Chinese healthcare is quickly becoming recognised as an untapped market for companies operating in the biotech, pharmaceutical and medical device sectors.
The World Medical Tourism and Global Healthcare Congress Asia-Pacific 2015 was held in November 14-16, in Guilin, China. Spearheaded by the Medical Tourism Association and Beijing Great-Idea Business Resources Company Ltd, the event also included a five-day, three-city B2B trade mission, giving international visitors the opportunity to meet with leading Chinese executives and government officials, with a focus on creating new business partnerships and affiliations with Chinese and Asian companies.
Michael Zeng, CEO of Beijing Great-Idea Business Resources Company Ltd, said: “China’s healthcare reform policies and shifting economic and demographic trends are creating new opportunities for international companies seeking to invest or partner with local medical companies in fields such as hospital development, biotechnology and pharmaceutical. Our focus is to bring in the largest buyers of healthcare from China and private and public sector organisations seeking partners for investment, capacity-building and hospital affiliations.”
Growing the biotech sector features prominently in the Chinese government’s priorities for economic growth and development, with China’s Minister of Health pledging that the country will spend $11.8 billion to further biotech research in the next five years. Increasingly, Chinese medical biotech companies and pharmaceuticals are opting for in-licensing of Western-originated projects, and engaging in joint ventures and mergers and acquisitions with international firms. Mergers and acquisitions in China’s healthcare sector rose to a record $11.3 billion in the first 11 months of 2014, up 13 per cent from the $10 billion in the same period a year earlier, according to Dealogic data.
In China, digital healthcare – innovative technologies in telemedicine, wearable health-tech devices and mobile health – is expected to grow substantially, opening opportunities for international companies. According to iMediaResearch, the size of the wearable health-tech device market – smart watches or wristbands, pedometers and bionic suits which can monitor health indicators – in China was 420 million in 2012, and it is estimated to reach 4.7 billion in 2017. The Chinese Mobile Health market is expected to reach US$3.7 billion by the end of 2018, according to a recent report by Chinese firm Huidian Research, as mobile phones and mobile enabled devices are used to improve the patient experience. China possesses nearly 1.2 billion mobile devices, nearly three-and-a-half times the number of mobile devices in the United States. Meanwhile, a report jointly authored by GSMA and PricewaterhouseCoopers suggests the Chinese medical monitoring services market will reach $1.2 billion by 2017, with more than 90 per cent of the revenues coming from chronic disease management solutions.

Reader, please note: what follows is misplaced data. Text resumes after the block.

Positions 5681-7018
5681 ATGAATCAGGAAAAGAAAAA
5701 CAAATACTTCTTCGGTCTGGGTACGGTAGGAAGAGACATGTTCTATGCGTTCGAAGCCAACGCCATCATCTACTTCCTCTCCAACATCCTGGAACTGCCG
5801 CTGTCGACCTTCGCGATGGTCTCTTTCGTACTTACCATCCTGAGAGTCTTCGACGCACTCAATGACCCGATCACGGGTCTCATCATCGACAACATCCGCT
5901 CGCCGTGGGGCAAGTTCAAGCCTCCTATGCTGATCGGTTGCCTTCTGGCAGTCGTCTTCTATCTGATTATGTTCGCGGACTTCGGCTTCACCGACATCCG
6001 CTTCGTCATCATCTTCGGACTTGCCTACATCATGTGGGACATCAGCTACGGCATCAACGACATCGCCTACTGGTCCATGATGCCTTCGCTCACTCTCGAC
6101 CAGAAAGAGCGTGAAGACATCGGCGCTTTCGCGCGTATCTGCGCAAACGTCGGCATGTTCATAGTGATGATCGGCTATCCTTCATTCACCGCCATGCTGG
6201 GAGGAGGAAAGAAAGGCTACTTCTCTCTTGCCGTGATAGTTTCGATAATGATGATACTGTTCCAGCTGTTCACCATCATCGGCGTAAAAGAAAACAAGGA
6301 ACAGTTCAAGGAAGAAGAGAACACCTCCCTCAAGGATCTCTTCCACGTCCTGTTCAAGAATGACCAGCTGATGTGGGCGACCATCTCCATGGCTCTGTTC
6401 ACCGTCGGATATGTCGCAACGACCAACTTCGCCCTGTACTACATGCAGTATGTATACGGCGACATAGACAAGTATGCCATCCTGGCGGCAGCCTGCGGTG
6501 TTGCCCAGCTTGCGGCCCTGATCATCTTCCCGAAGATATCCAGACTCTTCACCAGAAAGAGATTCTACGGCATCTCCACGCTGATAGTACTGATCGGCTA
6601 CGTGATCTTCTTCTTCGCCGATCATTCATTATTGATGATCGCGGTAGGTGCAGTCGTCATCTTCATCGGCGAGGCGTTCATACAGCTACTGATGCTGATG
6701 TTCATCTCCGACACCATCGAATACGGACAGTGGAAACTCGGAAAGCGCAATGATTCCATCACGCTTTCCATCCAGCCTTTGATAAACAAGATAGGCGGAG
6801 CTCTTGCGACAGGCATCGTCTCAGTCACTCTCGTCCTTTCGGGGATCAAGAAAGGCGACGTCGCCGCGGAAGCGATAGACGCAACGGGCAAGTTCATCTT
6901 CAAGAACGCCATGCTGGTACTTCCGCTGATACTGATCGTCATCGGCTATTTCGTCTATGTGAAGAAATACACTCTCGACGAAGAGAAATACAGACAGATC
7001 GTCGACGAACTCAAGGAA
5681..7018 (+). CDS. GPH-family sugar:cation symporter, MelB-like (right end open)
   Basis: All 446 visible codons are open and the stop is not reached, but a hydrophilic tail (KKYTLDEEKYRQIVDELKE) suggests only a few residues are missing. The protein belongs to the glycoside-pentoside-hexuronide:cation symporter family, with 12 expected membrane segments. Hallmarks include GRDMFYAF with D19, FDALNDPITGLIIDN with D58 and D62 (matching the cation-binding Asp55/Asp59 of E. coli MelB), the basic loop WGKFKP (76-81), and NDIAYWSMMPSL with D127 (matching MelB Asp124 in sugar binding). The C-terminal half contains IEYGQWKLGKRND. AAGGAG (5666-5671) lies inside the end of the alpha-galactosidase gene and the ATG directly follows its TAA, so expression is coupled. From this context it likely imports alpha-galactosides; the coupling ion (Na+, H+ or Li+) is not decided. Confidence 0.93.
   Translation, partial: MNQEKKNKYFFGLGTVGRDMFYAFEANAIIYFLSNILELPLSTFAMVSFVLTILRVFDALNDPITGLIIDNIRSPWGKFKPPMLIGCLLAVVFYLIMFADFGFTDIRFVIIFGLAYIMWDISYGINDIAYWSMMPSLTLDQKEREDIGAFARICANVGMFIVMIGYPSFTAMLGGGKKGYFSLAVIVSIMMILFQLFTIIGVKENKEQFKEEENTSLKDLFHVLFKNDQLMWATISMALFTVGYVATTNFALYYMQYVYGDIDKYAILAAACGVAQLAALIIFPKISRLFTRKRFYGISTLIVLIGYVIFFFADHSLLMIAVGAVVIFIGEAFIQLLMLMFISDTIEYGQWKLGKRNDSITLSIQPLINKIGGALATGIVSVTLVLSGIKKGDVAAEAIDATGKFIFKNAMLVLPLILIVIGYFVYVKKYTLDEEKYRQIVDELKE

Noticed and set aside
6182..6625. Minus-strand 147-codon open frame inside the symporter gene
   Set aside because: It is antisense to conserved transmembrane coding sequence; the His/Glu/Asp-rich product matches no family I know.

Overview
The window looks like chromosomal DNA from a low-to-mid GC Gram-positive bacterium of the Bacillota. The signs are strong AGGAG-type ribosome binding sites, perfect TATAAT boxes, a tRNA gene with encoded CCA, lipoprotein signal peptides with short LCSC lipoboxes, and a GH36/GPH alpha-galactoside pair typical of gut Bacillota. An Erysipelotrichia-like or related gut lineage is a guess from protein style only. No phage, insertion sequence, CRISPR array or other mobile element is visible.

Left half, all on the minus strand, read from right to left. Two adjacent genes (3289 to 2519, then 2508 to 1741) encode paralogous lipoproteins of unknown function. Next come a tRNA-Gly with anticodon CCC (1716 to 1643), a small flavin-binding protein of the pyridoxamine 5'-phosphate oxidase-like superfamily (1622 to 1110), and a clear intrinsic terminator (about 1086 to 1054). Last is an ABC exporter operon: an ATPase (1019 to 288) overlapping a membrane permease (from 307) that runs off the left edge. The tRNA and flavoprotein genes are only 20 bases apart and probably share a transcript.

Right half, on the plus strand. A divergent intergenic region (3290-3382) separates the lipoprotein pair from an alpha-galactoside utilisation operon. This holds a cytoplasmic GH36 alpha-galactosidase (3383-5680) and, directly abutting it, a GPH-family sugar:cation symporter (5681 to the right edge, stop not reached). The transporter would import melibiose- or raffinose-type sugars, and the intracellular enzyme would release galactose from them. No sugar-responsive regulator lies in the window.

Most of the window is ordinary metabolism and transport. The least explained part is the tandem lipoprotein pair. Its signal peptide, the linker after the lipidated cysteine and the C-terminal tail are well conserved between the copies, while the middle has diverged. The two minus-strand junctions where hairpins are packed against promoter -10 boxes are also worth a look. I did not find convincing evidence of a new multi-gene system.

China is now the world‘s second largest medical device market, with a projected market size of US$48 billion. A recent report by the China Association of Medical Device Industry (CAMDI), found the country’s medical device market has grown at an average of 20 per cent annually since 2009 and is expected to continue to grow at the same rate through 2015. Many medical devices available in North America and Europe are not available yet in China, offering worthwhile opportunities for investment and partnerships.
New healthcare infrastructure is also required in China, including new hospitals. McKinsey & Company estimates that health care spending in China will grow to $1 trillion by 2020, up from just over $350 billion in 2011. China’s State Council has promoted the development of private hospitals, as well as investment opportunities for international firms. The end-goal is for foreign-owned hospitals to meet some of the healthcare needs of high-end patients, while at the same time spurring public hospitals to improve their technology and services. Chinese medical providers are also keen to establish partnerships with top-tier international hospitals to help with capacity building in different procedure specialties or with talent exchanges. Alongside healthcare investment there is also a need for academia and researchers to support fundamental research in healthcare quality improvement and to develop educational models for quality assessment and improvement in China.
Renée-Marie Stephano, president of the Medical Tourism Association, added that as well as the opportunities within China, the future would also include an increase in outbound medical tourism from China: “China is positioned to be one of the largest outbound medical tourism markets in the world, with rising income and a growing demand for the best medical treatments possible, coupled with the launch of health insurance for Chinese citizens that include travel benefits.”
(via WMTC Asia-Pacific)